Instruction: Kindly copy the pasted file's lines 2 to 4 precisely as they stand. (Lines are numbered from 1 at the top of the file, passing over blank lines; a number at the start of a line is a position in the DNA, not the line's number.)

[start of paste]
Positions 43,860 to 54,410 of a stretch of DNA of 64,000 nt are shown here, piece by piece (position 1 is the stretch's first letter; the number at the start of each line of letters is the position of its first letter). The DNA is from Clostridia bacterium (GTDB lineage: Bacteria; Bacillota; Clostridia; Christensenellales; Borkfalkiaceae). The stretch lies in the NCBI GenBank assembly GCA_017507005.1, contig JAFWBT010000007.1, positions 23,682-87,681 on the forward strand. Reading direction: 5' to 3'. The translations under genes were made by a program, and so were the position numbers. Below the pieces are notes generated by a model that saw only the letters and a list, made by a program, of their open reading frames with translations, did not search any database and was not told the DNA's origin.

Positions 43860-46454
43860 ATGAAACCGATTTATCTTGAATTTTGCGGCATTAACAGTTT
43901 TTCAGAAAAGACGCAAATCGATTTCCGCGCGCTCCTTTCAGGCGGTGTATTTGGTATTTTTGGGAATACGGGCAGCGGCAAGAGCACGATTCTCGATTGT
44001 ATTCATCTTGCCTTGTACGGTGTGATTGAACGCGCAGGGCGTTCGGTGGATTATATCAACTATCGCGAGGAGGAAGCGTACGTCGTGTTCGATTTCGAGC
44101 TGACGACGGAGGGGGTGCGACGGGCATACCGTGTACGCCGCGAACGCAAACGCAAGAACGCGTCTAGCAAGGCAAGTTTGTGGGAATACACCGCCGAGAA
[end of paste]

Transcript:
Positions 43860-46454
43860 ATGAAACCGATTTATCTTGAATTTTGCGGCATTAACAGTTT
43901 TTCAGAAAAGACGCAAATCGATTTCCGCGCGCTCCTTTCAGGCGGTGTATTTGGTATTTTTGGGAATACGGGCAGCGGCAAGAGCACGATTCTCGATTGT